There appears to be a commercial product marketed directly to miniatures painters that work on the same principles as the dipping method described above. Called Fanatic Army Painter the site provides some very nice photos of the results of using the product.

I have been involved in several conversation about this technique on The Miniatures Page and some of the news groups I read:
Space 1889, GASLIGHT Rules, Colonial Wars, 15mm Painter, 15mm Miniatures.

The focus of these discussions has been on using the water based Future acrylic floor finish as an alternative to the solvent based Minwax stain. Future has been use by many painters as a convenient and inexpensive acrylic media. It mixes freely with most brands of water based hobby paints on the market. Its usefulness in modeling is far greater then its humble origins might suggest. For even more uses look over The Complete Future . Beyond acting as a solvent, it is used to seal finished works much like more expensive varnishes. It can also be used to create an effect very similar to the "Miracle Dip" discussed above. It and the Minwax technique are now known by various names, such as; Miracle Dip, Magic Dip, Miracle Wash and Magic Wash. The heart of the technique is to dissolve as small quantity of dark paint or ink into the Future. And proceeding in the same way as you would with the Minwax. Either dipping and spinning the figure to through off the extra wash, or brushing on. One needs only water to clean the brush or to thin the wash on areas where it may have gone on to darkly. One can still use a dry brush to wick away pools of extra wash. But the smell and mess of the solvent product is gone. As most painters these days use water based paints, this approach will be very familiar. Some folks suggest diluting the Future with water as much as four parts water to one part Future. I find that simply adding a very small amount of pigment to pure Future works better. But as the cost is so low and there is no particular mess or odor with Future, one can experiment quite freely with various mixes. One problem that sometimes arises is the "muddying" or dulling of the colors of the figures or models. One way to minimize this dulling is to give the object a gloss finish over all the paint, but before the Magic Wash. The reason to put a gloss finish on before the wash is to prevent the grain of a matte finish from "wicking" the wash. The pigment of the wash can get trapped in the rough surface of a matte paint job and result in an overall dulling of color with little shading effect. With a gloss finish, the pigment in the wash will "slip" off the high point and collect in folds were it will give you the shading wanted. One can then add whatever level of gloss or matte one likes after the wash has dried. If you paint in gloss, you should be fine without a separate gloss coat before the wash. I work with mostly dull colors. So some extra dulling does not cause me problems too often. I do go back and repaint on top of the wash from time to time to bring some things out. One can dry brush after a wash as well, but a matte spray (Dull Coat) in a good idea to give some tooth for the dry brushing to catch on. I sometimes also paint in lighter or brighter colors to compensate for the toning down in color with dipping.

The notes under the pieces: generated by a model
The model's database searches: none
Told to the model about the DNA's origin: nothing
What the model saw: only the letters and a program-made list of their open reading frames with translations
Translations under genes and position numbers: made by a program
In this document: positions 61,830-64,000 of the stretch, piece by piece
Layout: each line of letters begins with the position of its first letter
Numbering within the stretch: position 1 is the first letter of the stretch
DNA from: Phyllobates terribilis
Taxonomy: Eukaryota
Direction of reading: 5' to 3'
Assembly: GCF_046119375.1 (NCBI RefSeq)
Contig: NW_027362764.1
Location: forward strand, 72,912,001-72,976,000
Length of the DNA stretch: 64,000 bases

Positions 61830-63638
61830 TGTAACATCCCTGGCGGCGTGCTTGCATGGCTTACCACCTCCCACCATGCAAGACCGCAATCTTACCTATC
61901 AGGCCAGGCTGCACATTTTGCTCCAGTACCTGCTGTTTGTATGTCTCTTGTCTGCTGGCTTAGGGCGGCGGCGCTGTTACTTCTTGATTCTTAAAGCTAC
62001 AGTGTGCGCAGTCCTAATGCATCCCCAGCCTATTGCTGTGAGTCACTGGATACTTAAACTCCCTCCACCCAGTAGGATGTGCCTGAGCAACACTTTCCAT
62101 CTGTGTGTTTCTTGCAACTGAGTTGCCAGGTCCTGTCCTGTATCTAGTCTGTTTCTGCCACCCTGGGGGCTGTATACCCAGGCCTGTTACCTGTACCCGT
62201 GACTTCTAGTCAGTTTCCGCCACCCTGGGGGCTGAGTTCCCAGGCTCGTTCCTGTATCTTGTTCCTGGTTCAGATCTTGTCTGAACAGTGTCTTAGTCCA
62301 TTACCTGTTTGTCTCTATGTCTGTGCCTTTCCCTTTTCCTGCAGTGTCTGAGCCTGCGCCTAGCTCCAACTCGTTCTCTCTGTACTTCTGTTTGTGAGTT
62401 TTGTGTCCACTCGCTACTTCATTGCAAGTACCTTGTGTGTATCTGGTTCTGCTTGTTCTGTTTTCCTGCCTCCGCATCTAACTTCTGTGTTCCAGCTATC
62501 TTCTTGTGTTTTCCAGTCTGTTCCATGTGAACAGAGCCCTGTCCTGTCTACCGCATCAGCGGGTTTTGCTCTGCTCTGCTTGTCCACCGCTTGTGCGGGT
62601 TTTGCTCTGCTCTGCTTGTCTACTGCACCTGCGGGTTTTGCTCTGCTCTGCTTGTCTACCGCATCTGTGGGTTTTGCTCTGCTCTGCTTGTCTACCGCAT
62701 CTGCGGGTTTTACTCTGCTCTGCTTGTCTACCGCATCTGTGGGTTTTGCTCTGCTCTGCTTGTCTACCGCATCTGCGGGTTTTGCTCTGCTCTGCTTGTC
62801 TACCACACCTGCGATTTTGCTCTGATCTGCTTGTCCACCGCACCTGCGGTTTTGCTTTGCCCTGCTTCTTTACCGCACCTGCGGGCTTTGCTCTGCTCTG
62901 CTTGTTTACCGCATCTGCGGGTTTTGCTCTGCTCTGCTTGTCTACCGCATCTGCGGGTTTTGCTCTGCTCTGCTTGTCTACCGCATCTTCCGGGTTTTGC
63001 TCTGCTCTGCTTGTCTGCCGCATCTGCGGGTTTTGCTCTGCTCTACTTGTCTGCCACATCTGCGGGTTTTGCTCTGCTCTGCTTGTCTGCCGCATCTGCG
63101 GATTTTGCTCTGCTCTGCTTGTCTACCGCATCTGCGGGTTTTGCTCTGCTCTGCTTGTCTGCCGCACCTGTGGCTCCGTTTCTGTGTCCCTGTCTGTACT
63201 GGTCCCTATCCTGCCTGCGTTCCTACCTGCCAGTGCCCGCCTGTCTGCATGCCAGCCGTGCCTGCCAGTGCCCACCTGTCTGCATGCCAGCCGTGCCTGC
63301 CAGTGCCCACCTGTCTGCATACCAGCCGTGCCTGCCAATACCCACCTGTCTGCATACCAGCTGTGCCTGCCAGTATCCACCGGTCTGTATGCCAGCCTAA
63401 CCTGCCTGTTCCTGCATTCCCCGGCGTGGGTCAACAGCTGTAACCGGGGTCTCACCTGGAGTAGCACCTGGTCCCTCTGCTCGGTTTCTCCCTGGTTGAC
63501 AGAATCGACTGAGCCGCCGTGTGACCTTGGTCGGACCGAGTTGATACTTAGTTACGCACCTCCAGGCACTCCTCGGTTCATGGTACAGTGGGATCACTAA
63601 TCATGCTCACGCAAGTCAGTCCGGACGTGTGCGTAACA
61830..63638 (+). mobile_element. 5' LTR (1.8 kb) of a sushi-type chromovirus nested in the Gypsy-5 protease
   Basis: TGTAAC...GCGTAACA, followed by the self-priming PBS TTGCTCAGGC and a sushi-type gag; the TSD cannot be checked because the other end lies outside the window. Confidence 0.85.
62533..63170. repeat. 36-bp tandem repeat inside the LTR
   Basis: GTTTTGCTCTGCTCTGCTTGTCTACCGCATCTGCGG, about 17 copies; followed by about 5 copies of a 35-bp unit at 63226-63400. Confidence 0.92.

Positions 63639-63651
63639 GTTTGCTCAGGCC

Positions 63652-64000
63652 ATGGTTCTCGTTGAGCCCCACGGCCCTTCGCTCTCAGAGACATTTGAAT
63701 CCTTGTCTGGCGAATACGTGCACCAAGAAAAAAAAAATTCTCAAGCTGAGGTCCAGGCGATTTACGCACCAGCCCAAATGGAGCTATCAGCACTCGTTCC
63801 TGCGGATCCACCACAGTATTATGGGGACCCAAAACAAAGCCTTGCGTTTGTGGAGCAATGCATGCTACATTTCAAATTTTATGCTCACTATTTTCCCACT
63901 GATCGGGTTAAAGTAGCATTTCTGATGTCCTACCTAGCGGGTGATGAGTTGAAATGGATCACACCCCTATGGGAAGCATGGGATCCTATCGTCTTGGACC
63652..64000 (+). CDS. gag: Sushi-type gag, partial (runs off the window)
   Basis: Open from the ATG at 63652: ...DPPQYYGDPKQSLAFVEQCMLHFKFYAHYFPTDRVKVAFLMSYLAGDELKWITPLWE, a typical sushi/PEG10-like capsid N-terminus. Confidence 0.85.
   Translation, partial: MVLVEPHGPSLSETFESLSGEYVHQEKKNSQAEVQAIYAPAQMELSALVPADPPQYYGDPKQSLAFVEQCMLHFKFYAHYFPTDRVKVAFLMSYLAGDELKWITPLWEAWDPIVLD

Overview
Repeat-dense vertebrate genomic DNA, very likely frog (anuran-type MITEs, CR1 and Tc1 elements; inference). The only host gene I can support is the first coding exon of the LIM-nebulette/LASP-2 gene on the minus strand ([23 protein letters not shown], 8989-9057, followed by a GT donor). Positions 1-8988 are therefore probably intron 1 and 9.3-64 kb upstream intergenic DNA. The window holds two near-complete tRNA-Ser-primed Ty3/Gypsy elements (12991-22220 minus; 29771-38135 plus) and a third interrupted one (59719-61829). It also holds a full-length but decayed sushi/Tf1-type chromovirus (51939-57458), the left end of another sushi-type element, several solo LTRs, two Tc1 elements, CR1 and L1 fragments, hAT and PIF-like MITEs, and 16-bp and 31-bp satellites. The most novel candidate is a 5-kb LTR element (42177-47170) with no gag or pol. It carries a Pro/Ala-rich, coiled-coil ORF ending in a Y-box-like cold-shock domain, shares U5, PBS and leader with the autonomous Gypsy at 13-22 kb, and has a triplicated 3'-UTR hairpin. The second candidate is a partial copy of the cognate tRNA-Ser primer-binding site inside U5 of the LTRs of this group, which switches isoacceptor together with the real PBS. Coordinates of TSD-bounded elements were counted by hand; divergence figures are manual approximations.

You can go to Model Battle Gallery Page. to see other projects I am working on.
Or if you would like to see figures grouped and mounted on bases. You can go to my VSF Battles page

It has been pointed out to me that the name "Magic Dip" is a trade mark for a product used to create a marbleizing effect on craft items. If you are interested in this product go to Magic Dip page to check it out.

I hope to be able to add more latter.

Thank you for looking:

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This work is licensed under a Creative Commons License.

Creative Commons License
This work is licensed under a Creative Commons License.